FIDELITY Investments, the world’s largest mutual fund company, has sold most of its stake in Asian energy giant PetroChina after coming under fire from activists. The move is significant because it demonstrates the mutual fund industry’s sensitivity to public campaigns that could taint their brands.
Mutual fund companies have historically been the least active in corporate governance issues. They are more likely to vote with corporate management than with other shareholders. And they have been reluctant to back shareholder proposals on corporate social responsibility issues, including climate change and executive pay.
However, even though Fidelity told the Boston Globe that the divestment had nothing to do with politics, they’re not fooling anyone if they claim that this is not a big issue for them.
Pressuring media to pull attack ads
Earlier this week, Advertising Age reported how Fidelity pressured media outlets to pull attack ads linking the investment company to Sudan’s Darfur crisis via its investment in PetroChina. PetroChina’s state-run parent China National Petroleum Corp. has oil interests in Sudan, whose government is accused of supporting genocide.
CNN, for example, held an ad from the Save Darfur Coalition that was supposed to start running May 1 after Fidelity complained it was wrong about the fund firm’s holding in PetroChina. Fidelity said the true holding figures would be disclosed in a securities filing. That filing was made two days ago and disclosed that Fidelity had sold 90% of its PetroChina stake by the end of the first quarter.
In a news release, Save Darfur Coalition executive director David Rubenstein welcomed the fund company’s decision to sell most of its stake in PetroChina. However, he warned that activists would continue monitoring Fidelity and other companies’ investments and activities in Sudan.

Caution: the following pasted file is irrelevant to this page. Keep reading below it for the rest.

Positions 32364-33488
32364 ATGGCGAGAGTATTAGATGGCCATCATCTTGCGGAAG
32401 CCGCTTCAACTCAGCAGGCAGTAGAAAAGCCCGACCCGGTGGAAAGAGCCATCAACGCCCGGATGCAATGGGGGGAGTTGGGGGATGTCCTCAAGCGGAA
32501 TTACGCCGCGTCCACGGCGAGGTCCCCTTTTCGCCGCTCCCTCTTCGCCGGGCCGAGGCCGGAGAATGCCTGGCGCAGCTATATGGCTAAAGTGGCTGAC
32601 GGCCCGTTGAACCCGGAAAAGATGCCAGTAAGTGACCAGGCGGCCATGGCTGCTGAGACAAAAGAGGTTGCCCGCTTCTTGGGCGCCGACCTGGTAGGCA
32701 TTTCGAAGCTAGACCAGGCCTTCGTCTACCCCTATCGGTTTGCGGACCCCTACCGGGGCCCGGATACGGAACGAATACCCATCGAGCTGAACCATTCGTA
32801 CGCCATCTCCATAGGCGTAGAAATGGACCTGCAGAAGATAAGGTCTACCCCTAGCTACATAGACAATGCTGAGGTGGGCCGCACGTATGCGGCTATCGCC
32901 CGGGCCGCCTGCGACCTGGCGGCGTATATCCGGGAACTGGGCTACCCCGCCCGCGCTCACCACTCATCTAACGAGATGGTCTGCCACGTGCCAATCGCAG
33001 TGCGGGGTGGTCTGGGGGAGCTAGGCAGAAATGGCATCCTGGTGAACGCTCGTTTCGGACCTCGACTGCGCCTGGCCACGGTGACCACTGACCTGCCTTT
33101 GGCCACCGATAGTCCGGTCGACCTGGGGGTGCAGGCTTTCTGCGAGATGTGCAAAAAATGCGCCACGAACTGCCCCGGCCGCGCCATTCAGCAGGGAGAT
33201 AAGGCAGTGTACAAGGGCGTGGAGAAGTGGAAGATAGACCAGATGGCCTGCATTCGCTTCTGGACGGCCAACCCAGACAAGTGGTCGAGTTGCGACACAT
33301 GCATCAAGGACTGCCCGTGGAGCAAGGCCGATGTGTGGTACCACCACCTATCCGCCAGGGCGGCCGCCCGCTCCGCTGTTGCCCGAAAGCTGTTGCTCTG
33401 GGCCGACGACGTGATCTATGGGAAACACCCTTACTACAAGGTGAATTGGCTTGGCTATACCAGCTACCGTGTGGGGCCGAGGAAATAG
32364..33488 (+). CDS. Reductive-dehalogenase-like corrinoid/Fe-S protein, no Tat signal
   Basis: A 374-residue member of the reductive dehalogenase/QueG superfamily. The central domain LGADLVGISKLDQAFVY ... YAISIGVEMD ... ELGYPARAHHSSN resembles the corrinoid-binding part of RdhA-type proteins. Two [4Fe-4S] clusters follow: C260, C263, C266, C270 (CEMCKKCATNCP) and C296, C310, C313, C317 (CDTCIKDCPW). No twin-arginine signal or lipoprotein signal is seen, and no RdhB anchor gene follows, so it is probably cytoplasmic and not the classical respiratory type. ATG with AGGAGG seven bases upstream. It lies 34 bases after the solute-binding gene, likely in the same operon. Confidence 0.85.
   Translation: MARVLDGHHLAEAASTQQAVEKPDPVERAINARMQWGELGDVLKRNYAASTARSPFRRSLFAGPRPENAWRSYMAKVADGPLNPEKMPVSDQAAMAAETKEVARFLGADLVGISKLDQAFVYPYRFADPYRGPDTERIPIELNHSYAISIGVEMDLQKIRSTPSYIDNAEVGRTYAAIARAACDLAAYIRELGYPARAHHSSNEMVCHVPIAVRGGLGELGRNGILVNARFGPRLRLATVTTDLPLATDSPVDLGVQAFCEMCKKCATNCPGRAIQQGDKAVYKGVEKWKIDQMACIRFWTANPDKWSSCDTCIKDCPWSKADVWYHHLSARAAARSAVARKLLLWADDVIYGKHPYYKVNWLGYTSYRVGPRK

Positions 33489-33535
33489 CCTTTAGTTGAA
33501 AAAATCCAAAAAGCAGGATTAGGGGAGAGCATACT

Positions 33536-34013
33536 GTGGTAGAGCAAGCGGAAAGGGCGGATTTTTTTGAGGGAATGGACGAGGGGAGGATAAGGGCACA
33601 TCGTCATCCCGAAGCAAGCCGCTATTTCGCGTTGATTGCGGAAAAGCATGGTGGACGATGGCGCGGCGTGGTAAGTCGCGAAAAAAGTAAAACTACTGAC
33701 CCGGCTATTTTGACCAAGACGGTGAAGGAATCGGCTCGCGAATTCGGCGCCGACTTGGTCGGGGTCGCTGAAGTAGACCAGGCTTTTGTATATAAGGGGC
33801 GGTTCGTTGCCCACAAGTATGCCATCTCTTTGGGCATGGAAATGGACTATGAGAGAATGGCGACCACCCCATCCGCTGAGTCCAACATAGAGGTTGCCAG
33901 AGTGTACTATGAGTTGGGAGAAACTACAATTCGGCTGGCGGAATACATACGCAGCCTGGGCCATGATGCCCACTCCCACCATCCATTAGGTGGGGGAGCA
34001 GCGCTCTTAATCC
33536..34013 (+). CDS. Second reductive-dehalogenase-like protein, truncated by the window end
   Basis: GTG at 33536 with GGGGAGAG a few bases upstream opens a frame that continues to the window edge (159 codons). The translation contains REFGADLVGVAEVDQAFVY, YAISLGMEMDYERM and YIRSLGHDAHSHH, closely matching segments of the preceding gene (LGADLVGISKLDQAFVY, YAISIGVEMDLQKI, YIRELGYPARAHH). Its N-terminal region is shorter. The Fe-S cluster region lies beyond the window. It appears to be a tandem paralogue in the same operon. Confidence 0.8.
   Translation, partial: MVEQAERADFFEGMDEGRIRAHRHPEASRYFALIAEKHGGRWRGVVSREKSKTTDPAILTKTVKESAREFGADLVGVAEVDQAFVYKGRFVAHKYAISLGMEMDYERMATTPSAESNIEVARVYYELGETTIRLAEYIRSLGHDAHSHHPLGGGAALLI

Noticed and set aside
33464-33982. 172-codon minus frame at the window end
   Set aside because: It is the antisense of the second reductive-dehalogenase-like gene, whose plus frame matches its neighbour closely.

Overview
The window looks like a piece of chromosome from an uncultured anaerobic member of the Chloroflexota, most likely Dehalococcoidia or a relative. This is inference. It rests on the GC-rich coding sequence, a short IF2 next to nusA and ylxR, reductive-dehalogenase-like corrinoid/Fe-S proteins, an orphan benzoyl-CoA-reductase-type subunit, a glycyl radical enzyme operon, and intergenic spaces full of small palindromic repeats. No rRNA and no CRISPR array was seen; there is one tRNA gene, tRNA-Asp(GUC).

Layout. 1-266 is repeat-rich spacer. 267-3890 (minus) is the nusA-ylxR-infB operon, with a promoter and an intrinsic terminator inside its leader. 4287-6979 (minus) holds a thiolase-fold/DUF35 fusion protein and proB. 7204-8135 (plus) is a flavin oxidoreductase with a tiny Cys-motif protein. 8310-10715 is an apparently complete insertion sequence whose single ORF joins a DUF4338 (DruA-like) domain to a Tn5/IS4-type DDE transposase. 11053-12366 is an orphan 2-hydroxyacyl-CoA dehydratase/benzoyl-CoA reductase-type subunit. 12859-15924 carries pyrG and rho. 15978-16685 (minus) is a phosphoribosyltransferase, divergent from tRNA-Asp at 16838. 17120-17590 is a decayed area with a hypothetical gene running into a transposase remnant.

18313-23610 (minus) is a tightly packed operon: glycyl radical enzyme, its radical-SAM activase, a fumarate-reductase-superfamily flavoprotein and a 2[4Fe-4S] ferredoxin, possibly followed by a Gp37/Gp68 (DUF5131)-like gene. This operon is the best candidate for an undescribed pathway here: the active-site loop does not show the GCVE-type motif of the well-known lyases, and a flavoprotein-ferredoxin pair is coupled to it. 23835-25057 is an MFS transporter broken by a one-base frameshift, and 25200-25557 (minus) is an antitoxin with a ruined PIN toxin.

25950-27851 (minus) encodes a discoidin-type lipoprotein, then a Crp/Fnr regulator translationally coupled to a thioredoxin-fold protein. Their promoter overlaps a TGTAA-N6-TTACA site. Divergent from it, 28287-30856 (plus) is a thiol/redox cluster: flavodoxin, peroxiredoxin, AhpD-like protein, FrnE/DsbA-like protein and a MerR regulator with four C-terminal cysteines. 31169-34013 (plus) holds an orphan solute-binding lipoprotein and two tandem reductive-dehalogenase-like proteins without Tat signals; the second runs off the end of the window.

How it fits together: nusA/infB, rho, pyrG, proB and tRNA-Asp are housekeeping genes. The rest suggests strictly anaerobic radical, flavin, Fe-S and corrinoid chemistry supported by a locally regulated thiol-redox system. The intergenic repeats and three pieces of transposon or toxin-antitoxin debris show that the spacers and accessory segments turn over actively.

Mutual funds vulnerable to public pressure
No doubt about it Fidelity, which has steadfastly insisted it makes its decisions based solely on investment and financial merits, blinked in this case. Still, genocide is not a run-of-the-mill corporate responsibility or political issue, so don’t expect Fidelity to suddenly start backing activist pension funds against boards and executives.
Indeed, Fidelity spokeswoman Anne Crowley said as much to the Globe after the PetroChina divestment was made public: ‘‘Our funds have a fiduciary responsibility to act in the financial interests of their investors, in keeping with the investment policies for each fund. This is not Fidelity investing its own money, this is Fidelity investing the money of millions of people.’’
And that’s exactly the point. Those “millions of people” she refers wouldn’t feel good about Fidelity being involved with Darfur, or many other issues. This story simply shows how vulnerable big fund companies like Fidelity are to campaigns that attack their image and brand with “millions of people.”
In an increasingly interconnected, click-to-publish world where “millions of people” can quickly organize and spread information online, this is something mutual fund companies and corporate management will need to keep a close eye on. A stirring to action by the typically docile mutual fund industry could change the entire corporate governance landscape.
Fidelity says sales of oil holdings carry no message (Boston Globe)
Fidelity Urges Media to Nix Ads That Link It to Darfur (Advertising Age)